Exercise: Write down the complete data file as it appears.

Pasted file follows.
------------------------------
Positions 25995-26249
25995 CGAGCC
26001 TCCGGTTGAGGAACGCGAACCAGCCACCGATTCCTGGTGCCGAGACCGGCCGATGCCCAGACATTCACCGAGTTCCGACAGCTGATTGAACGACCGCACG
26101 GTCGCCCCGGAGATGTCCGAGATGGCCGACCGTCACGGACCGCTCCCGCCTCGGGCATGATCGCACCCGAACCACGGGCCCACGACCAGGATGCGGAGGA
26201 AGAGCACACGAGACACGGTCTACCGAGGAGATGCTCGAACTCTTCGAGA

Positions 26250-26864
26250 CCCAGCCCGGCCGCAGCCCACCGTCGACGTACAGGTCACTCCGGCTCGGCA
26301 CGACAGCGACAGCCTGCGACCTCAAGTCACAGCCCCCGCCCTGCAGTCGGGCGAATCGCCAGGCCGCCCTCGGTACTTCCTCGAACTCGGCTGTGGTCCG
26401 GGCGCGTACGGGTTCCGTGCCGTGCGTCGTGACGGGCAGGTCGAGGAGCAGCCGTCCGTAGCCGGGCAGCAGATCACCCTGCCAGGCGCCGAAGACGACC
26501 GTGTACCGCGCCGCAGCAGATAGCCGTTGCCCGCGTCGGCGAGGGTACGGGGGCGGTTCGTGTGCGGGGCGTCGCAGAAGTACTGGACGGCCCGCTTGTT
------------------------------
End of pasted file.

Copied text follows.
Positions 25995-26249
25995 CGAGCC
26001 TCCGGTTGAGGAACGCGAACCAGCCACCGATTCCTGGTGCCGAGACCGGCCGATGCCCAGACATTCACCGAGTTCCGACAGCTGATTGAACGACCGCACG
26101 GTCGCCCCGGAGATGTCCGAGATGGCCGACCGTCACGGACCGCTCCCGCCTCGGGCATGATCGCACCCGAACCACGGGCCCACGACCAGGATGCGGAGGA
26201 AGAGCACACGAGACACGGTCTACCGAGGAGATGCTCGAACTCTTCGAGA

Positions 26250-26864
26250 CCCAGCCCGGCCGCAGCCCACCGTCGACGTACAGGTCACTCCGGCTCGGCA
26301 CGACAGCGACAGCCTGCGACCTCAAGTCACAGCCCCCGCCCTGCAGTCGGGCGAATCGCCAGGCCGCCCTCGGTACTTCCTCGAACTCGGCTGTGGTCCG
26401 GGCGCGTACGGGTTCCGTGCCGTGCGTCGTGACGGGCAGGTCGAGGAGCAGCCGTCCGTAGCCGGGCAGCAGATCACCCTGCCAGGCGCCGAAGACGACC
26501 GTGTACCGCGCCGCAGCAGATAGCCGTTGCCCGCGTCGGCGAGGGTACGGGGGCGGTTCGTGTGCGGGGCGTCGCAGAAGTACTGGACGGCCCGCTTGTT